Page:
Microsoft has a long tradition of adding features to new versions of Windows, and Windows XP is a chip off the old block. A really big chip. Usually, the features in Windows are, at best, adequate to their functions. Rarely are they competitive with the best products on the market, and rarely do they put competitors out of business. Paint and WordPad and HyperTerminal were never a threat to real programs in those markets. Even where Microsoft does a fairly good job, as with Terminal Services, a large market is usually left over for companies like Citrix to add value.
But Windows XP, the most significant version since Windows 95, goes a lot further. There's been a lot of press about the inclusion of Windows Media Player and Windows Messenger, but other new features have gone relatively unnoticed. Let's look at some of the markets that we used to think of as applications software that are now part of the operating system.
The remote control market--a surprisingly vibrant one with over a dozen companies still competing--is toast. Remote Desktop and Remote Assistance in Windows XP are XP-only features, but one must assume that over time, as with other versions of Windows, critical mass will build up. Especially in the retail market, where Symantec PCAnywhere dominates, the run rate will probably drop quickly and precipitously. The corporate market will probably last longer, since corporations will have to manage heterogeneous environments for years and won't be able to commit for some time to an XP-only solution, but it will happen some day. Terminal Services, built into Windows 2000 and Windows .NET Servers (or whatever they are calling it this week), has already signaled the eventual end of a market for remote control for remote administration of servers.
System Restore This feature actually first appeared in Windows ME. The system automatically marks safe restore points and allows you to restore the system state to what it was then. Third-party products, such as Roxio's GoBack3, are much more full-featured, but the basic functionality of System Restore is enough to raise the bar considerably for these companies. (Windows XP's Device Driver Rollback feature is more icing on this cake.)
Windows has had backup for a long time, but it always stunk. Nobody who knew what they were doing would use it. Windows XP's Backup utility is not a bad one though, and with the ability to write CD-R disks built into the system, it's very practical for modern systems.
Time was you needed to get third party software in order to write a CD-ROM. Usually it came with your drive, but at least someone was getting paid for it. Now that Windows XP does this natively, that third party market will also have work harder to convince people that they are better than the "free" version.
ZIP Utilities It had to happen. Windows XP works with ZIP files natively, making them look like a compressed subdirectory. As with any utility, many users will prefer their old familiar WinZip or whatever, but look for that population to dwindle over time.
Internet Connection Firewall
It's rudimentary in the extreme, but XP comes with a kind of firewall. In fact, I wouldn't worry too much about third parties on this one. XP’s Internet Connection Firewall (ICF) is restrictive on normal use; for instance, you can't share files on the local network when it's running. In fact, it's probably good for everyone that the ICF is in there, because a lot of people won't buy a real firewall, but at least they will have the ICF.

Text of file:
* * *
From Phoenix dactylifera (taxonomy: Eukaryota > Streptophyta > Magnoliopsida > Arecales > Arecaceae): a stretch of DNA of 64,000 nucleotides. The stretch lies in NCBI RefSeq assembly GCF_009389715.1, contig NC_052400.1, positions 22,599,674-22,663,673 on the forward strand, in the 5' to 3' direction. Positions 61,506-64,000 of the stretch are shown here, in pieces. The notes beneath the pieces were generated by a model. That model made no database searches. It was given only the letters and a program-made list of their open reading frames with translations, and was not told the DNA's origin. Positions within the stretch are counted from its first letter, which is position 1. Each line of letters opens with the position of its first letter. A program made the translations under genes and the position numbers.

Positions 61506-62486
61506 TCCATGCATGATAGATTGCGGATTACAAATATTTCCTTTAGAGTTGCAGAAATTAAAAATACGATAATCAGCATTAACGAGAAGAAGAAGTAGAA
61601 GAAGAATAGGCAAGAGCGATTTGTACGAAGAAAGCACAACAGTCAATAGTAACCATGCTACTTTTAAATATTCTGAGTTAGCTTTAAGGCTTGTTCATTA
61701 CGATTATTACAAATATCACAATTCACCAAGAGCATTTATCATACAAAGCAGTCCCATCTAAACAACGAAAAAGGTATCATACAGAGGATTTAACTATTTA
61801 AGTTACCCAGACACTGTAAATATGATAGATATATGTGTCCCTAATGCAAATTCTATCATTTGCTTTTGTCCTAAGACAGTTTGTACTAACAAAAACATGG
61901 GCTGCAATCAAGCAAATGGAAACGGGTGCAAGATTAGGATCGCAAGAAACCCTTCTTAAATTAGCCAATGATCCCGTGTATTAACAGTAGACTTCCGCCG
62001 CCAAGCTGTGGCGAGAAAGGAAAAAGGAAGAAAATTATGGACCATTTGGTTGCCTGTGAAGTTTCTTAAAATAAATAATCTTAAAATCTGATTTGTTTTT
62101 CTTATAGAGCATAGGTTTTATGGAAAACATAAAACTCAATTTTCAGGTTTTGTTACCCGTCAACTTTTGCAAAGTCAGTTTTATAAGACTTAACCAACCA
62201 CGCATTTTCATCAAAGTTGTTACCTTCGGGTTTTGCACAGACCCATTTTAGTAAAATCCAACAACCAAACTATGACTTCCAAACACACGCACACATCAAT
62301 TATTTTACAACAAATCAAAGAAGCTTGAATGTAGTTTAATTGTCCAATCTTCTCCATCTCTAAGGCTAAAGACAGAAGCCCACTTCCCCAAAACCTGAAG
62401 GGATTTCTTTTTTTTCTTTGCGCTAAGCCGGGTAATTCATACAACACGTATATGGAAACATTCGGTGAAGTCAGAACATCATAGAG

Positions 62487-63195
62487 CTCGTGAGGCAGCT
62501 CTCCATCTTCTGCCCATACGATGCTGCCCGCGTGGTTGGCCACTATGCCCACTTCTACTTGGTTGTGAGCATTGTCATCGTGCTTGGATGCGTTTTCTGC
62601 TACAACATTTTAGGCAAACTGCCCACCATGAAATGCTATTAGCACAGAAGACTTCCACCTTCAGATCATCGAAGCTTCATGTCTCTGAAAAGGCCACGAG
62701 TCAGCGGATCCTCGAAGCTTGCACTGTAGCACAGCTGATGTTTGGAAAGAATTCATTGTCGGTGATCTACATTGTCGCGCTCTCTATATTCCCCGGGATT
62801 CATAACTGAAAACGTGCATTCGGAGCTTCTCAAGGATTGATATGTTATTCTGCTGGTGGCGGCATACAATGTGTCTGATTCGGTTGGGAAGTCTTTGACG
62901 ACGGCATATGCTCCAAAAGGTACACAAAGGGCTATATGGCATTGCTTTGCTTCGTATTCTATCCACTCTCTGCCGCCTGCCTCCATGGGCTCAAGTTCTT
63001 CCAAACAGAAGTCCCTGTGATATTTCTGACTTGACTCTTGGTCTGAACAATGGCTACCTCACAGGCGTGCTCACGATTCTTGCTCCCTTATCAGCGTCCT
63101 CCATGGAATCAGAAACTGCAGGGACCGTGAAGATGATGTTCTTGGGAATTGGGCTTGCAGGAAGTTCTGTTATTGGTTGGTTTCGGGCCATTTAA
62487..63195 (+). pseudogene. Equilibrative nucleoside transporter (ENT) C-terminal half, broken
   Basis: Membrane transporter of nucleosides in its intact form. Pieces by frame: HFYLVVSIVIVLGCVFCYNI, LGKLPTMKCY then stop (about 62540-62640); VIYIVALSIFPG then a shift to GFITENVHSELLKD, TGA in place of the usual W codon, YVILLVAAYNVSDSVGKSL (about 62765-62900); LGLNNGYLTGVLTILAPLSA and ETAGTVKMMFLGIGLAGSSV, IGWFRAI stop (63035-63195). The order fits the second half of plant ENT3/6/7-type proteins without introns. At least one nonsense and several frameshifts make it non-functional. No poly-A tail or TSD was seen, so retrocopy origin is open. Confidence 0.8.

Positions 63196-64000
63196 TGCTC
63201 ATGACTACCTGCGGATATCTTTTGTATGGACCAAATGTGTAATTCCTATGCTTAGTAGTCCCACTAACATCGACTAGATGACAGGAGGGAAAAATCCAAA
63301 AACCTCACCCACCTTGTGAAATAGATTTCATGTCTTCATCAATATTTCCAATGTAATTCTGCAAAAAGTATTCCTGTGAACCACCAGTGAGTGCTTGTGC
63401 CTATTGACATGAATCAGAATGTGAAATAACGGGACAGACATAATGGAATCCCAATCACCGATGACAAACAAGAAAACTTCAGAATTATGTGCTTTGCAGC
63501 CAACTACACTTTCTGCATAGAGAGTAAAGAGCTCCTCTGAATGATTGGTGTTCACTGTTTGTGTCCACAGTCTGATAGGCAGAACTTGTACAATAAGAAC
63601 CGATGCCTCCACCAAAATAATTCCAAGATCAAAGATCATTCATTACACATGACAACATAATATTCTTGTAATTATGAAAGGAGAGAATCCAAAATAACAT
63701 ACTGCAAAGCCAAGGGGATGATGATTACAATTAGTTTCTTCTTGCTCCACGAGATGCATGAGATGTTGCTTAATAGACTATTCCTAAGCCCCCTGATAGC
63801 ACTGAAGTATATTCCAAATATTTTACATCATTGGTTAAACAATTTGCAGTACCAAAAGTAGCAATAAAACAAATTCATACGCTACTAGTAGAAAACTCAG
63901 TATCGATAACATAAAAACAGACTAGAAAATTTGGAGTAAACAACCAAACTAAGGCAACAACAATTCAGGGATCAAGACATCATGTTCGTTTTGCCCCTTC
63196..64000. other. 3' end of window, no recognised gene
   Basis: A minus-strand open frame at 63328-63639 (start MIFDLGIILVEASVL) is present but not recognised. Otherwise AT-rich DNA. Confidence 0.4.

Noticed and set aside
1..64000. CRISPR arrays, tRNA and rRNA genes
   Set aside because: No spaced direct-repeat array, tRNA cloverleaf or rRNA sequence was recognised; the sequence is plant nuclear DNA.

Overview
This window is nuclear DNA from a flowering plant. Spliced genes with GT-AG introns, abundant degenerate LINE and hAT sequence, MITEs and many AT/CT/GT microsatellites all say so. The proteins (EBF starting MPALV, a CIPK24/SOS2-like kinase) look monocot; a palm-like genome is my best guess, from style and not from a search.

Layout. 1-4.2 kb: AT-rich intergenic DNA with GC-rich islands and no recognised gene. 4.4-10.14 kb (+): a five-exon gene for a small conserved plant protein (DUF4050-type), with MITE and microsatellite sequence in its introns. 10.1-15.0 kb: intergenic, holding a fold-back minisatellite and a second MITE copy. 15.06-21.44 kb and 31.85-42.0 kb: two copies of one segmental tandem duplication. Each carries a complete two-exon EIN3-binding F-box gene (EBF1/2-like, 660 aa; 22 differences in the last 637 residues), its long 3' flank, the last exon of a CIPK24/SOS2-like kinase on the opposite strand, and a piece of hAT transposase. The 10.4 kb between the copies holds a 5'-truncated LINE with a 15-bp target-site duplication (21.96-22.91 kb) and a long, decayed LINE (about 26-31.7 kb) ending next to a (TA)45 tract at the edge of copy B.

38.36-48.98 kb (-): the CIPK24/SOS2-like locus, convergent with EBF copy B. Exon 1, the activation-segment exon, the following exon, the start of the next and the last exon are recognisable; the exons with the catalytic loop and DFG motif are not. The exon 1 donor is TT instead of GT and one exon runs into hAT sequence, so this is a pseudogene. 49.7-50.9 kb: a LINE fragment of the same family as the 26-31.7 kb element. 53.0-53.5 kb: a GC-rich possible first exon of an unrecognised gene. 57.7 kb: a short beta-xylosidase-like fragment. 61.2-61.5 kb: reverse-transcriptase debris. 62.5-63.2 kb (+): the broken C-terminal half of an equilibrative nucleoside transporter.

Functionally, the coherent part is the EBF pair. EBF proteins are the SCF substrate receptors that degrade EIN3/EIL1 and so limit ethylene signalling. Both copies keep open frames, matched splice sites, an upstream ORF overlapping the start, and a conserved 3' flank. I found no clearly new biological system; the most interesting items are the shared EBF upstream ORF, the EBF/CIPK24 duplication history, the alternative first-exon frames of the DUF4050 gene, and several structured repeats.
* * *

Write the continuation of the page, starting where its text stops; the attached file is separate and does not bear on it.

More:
Windows Media Player
This one has had a lot of attention. Personally, I think WMP8 is the best thing out there, but there's a lot of personal taste involved in these matters, and a lot of resentment of Microsoft. And out of the box, WMP8 won't have a high quality MP3 ripper (although, contrary to many news reports, it will play MP3 files). But there are interfaces to allow third parties to plug in new rippers, and the WMA format that the product prefers has higher quality than MP3 with much better compression. This is a complicated market, but Windows XP puts more pressure on it.
Encrypting File System
The Encrypting File System (EFS) encrypts all data on the disk, and requires the user's login to decrypt it. If the computer--or even just the disk--is stolen, the thief won't get anything. EFS, however, is available only in Windows XP Pro, one of many reasons why notebook users should avoid the Home version. There are many third party security tools, but the EFS approach, which first appeared in Windows 2000, is the right one.
User State Migration Tool
Like many third party utilities from Altiris and Symantec, among others, Windows XP can migrate a user's system settings to their new system after the installation of Windows XP so that they don't have to redo all that work on the new system. The third party tools, especially those from Altiris, migrate a lot more in terms of third party applications and are better suited to corporate networks, but many users will be happy enough with what XP provides.
Resultant Set of Policy (RSoP)
Managing group policies can be complicated, and there's a technique called Resultant Set of Policy that lets you make speculative changes in policies to see what the effects would be on specific users and groups. FAZAM 2000 is a utility that brings this technique to Windows 2000, but it comes built into Windows XP (when used with Windows .Net Server).
Exactly what market Windows Messenger competes in is tough to say. It's the consolidation of several products, mostly MSN Messenger and NetMeeting. NetMeeting's market died a few years ago, so I guess there was no harm in it hitching a ride onto XP. Will Windows Messenger finally give Microsoft a leg up on AOL because of the added NetMeeting features? It does make it a better program in many ways, but it's really the users on the system that make IM better.